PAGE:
A top provincial security official said Friday that the suicide attack on Benazir Bhutto bore the hallmarks of an Al Qaeda-linked, pro-Taliban warlord based near the Afghan border.

President Gen. Pervez Musharraf labeled the attack part of a "conspiracy against democracy," reaching out to the former prime minister with whom he is trying to forge a pro-U.S., anti-militant alliance.

The "signature at the blast site and the modus operandi" suggested the involvement of militants linked to warlord Baitullah Mehsud and Al Qaeda, said Ghulam Muhammad Mohtarem, the head security official in the province where Mehsud is based.

"We were already fearing a strike from Mehsud and his local affiliates and this were conveyed to the (Bhutto's Pakistan's) People's Party but they got carried away by political exigencies instead of taking our concern seriously," Mohtarem said.

There was no claim of responsibility for the bombing of Bhutto's convoy, which killed up to 136 people as she triumphantly paraded through her hometown of Karachi Thursday.

On the eve of her return from eight years in self-imposed exile, a provincial government official had cited intelligence reports that three suicide bombers linked to Mehsud were in Karachi. The local government had also warned Bhutto could be targeted by Taliban or Al Qaeda.

Local media reports this month quoted Mehsud — probably the most prominent leader of Islamic militants destabilizing its northwestern border regions near Afghanistan — as vowing to meet Bhutto's return to Pakistan with suicide attacks.

It remained unclear if the attack would stiffen Bhutto and Musharraf's resolve to fight militancy together or strain the already bad relations between Bhutto and the ruling party supporting Musharraf.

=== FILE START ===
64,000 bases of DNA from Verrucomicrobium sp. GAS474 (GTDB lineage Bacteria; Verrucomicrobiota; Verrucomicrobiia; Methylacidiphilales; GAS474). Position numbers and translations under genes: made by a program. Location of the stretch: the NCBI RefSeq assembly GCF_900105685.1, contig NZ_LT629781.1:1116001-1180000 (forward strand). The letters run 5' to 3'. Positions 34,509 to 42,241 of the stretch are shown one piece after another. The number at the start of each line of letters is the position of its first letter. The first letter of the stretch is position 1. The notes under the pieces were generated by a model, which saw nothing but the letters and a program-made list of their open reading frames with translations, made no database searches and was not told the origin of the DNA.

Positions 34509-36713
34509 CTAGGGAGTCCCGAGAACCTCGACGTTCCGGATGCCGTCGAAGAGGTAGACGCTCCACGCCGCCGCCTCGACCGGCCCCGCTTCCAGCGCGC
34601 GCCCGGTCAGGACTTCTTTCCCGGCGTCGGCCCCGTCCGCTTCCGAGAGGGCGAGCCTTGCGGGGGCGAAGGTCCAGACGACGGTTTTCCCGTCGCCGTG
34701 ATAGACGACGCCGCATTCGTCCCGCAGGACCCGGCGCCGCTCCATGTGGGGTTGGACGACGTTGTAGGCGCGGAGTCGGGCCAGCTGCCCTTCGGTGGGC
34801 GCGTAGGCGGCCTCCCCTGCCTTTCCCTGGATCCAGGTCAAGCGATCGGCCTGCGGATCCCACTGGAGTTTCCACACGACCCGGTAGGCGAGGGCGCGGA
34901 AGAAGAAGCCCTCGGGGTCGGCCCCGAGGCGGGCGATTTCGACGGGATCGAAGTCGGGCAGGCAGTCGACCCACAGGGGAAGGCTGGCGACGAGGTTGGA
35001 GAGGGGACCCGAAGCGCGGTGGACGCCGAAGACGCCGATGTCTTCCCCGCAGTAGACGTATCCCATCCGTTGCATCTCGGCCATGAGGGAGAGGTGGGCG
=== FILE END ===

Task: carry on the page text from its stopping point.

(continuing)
Bhutto's husband said on Dawn News television that he suspected "elements sitting within the government," who would lose out if Bhutto returned to power, were involved in the bombing.

He didn't elaborate, though Bhutto has accused conservatives in the ruling Pakistan Muslim League-Q party and the security services of secretly supporting religious extremists. Bhutto has made enemies of Islamic militants by taking a pro-U.S. line and negotiating a possible alliance with Musharraf, who is detested by militants for his alliance with the Bush administration.

Musharraf and Bhutto have been longtime rivals despite their shared liberal values, but his camp said he was "deeply shocked" by the midnight explosions, which went off near the armored truck carrying Bhutto, tearing victims apart and throwing a fireball into the night sky.

Officials at six hospitals in Karachi reported 136 dead and around 250 wounded, making it one of the deadliest bombings in Pakistan's history. Karachi police chief Azhar Farooqi said that 113 people died, including 20 policemen, and that 300 people were wounded. It was not immediately possible to reconcile the death tolls.

The attack shattered the windows of the truck but police said Bhutto was unhurt and was hurried to her house. An Associated Press photo showed a dazed-looking Bhutto being helped away from the scene.

The general "condemned this attack in the strongest possible words. He said this was a conspiracy against democracy," the state-run Associated Press of Pakistan said.

Musharraf appealed for calm, promised an exhaustive investigation and stiff punishment for those responsible, APP reported.

Presidential spokesman Rashid Qureshi said he doubted the attack would deflect Bhutto from her move toward an alliance with Musharraf, who seized power in a coup and has been under growing pressure to return Pakistan to a more democratic system.